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Chapter 1-Listening Until You Really Hear

Listening makes the difference between passing or failing a test, making or losing a sale, getting or losing a job, motivating or discouraging a team, mending or destroying a relationship. But listening has gotten a bum reputation as a passive state. Not so. Listening is simply the precursor of successful activity.

Tip 1. Decide That You Want to Listen.

Many people listen poorly simply because they have no intention of listening well. They’re preoccupied. They’re too busy talking so that they can feel understood. They’re focused on getting what they want done or heard; they have no time to be interrupted by someone talking to them.

Parents, teachers, and other authority figures confuse us with other poor listening habits and clues. These adults send us the wrong messages about listening with comments like, “Don’t pay any attention to her.” “Just look away and he’ll leave you alone.” “Just pretend you don’t notice and he’ll stop.” “You can’t believe everything you hear.” “Don’t let the bully know it bothers you.” “Forget what she says; she didn’t mean it—she’s just angry.” “He just talks a good fight and blows smoke. Nothing will come of it.” “Tell her what happened. If she doesn’t listen, that’s her problem.” No wonder kids doubt their ears and eyes and can’t decide whether to listen or not.

Have you ever heard people say that they don’t have time for something—golf, or walkathons, a charity event, or church, or dinner with a friend? Not true. We all have the same 24 hours each day; what they mean is that something isn’t important enough to them to make time for it. The same is true of listening. We will find ourselves being poor listeners until we make up our minds that we want to become good listeners. Listening requires conscious effort and a willing mind. It’s a decision to take an action, not just waiting your turn to talk.

Listening involves actively processing what the other person says to you: clarifying, asking questions, drawing out additional information, reading between the lines, giving feedback, verifying understanding, analyzing, and drawing conclusions about what you’ve heard.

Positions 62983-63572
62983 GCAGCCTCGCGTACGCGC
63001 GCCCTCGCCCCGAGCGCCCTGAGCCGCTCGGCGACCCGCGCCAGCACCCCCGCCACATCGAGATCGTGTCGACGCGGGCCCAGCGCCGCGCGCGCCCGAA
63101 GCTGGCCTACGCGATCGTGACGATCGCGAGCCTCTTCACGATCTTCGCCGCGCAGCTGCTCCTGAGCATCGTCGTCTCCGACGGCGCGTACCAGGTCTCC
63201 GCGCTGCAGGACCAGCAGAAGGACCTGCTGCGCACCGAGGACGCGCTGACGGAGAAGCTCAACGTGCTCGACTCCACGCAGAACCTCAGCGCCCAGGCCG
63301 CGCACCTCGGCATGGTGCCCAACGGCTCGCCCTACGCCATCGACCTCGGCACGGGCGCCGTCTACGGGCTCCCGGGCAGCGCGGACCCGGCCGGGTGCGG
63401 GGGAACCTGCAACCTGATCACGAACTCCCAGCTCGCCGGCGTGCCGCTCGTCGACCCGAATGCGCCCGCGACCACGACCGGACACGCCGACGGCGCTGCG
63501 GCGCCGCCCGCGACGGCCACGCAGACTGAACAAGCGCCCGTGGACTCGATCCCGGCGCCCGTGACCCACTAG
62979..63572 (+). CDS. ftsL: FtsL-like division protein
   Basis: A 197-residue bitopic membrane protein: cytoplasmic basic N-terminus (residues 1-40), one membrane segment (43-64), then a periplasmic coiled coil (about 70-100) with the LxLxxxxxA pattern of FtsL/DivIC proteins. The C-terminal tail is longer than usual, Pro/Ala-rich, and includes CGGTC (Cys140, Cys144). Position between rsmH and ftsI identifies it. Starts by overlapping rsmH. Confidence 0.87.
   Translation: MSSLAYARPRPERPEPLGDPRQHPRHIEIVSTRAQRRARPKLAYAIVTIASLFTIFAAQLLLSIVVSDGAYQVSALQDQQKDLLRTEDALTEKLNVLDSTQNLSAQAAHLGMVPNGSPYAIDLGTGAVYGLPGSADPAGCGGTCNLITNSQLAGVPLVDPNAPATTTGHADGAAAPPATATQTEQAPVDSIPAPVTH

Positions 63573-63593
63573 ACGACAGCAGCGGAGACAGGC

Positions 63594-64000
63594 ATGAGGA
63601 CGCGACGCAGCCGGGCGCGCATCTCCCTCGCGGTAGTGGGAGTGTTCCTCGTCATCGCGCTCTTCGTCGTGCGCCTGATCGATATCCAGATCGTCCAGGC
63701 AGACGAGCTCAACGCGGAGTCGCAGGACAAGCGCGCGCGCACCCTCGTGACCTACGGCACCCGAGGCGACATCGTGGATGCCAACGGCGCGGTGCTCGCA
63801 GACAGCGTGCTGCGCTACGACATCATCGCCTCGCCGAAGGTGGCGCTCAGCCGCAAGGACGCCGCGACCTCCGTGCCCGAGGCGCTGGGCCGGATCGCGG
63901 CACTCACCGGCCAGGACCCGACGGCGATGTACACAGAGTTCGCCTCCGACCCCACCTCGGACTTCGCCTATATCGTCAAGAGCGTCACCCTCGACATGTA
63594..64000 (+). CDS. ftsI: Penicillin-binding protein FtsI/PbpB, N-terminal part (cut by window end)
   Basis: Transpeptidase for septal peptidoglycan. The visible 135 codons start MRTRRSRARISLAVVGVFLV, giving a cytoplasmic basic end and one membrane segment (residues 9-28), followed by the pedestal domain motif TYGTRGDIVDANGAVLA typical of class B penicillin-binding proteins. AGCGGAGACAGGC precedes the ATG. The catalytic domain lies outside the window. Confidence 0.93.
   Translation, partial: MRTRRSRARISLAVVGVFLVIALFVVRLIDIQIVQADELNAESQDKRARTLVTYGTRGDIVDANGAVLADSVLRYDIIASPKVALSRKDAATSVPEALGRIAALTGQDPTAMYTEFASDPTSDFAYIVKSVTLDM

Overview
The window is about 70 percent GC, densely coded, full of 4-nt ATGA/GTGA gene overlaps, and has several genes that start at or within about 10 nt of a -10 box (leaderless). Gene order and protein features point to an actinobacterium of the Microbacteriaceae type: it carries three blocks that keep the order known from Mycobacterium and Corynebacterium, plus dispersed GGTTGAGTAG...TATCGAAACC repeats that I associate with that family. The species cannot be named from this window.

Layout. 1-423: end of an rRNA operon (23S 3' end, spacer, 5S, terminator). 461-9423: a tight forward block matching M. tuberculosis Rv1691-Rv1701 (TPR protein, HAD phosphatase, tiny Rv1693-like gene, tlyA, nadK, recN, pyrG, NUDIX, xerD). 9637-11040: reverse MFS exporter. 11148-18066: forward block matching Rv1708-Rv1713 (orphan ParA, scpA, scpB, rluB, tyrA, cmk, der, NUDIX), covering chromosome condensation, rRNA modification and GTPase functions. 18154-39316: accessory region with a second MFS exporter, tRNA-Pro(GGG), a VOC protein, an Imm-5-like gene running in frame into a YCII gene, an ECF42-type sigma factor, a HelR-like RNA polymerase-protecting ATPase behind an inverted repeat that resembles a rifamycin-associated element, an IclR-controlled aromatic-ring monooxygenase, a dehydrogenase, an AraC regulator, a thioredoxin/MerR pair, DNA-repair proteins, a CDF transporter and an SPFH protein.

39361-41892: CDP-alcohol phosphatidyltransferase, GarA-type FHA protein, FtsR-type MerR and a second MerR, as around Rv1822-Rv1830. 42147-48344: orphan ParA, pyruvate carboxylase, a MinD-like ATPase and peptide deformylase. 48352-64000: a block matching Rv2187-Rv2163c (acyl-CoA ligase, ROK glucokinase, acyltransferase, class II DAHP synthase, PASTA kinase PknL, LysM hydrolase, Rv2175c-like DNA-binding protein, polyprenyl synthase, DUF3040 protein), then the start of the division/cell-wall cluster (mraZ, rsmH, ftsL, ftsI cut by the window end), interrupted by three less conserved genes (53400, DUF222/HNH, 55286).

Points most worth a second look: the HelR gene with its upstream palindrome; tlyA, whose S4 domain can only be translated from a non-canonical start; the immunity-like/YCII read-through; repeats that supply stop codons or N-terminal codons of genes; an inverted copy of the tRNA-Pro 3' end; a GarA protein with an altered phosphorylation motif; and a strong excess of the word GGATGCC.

What’s the payoff? Listening keeps you informed, up to date, and out of trouble. It increases your impact when you do speak. It gives you a negotiating edge, power, and influence. It makes other people love you. Whether you’re sitting around the conference table in a team meeting or around the dining table for your Thanksgiving meal, make a conscious effort to listen.

Listening is a gift to yourself and to other people. Give it on purpose—not just when you’re forced to do so.

Tip 2. Listen With a Clean Slate.

Good listeners welcome new information and new ideas. Good listening does not require building a wall to screen out ideas and people that have as their purpose to change you or the things you believe. Rather, listening means standing on level ground, listening as though you were a doctor gathering new symptoms from a patient or a pilot in touch with the control tower during a storm. Excellent listeners expect to grant differences, grow their views and values, and gain insights.

Tip 3. Clean Your Listening Filter.

There are some announcements that we’ve trained ourselves not to hear. When the TV sports commentator says, “Let’s pause now to let you hear from our sponsors,” you take that as your cue to get something to eat. The digitized voice on the airport tram says, “Please stay clear of the doors; they are about to close.” The mysterious voice on the parking lot of the rental car agency instructs: “Please leave your keys in the car and note your gas mileage. Before leaving your car, please check the car for your personal belongings.” At times you do not hear these routine announcements at all.

We all have built-in filters to save us time in listening. The trick is to identify the ones that we should keep in place and the ones that we need to clean or remove. Executives may filter any advice given by an outside consultant. Bosses may filter any suggestions given by certain employees. Customers may filter any advertisements from a company that has disappointed them in the past. Some filters save time; others prevent opportunity and understanding. Continually upgrade your list to determine which are which.

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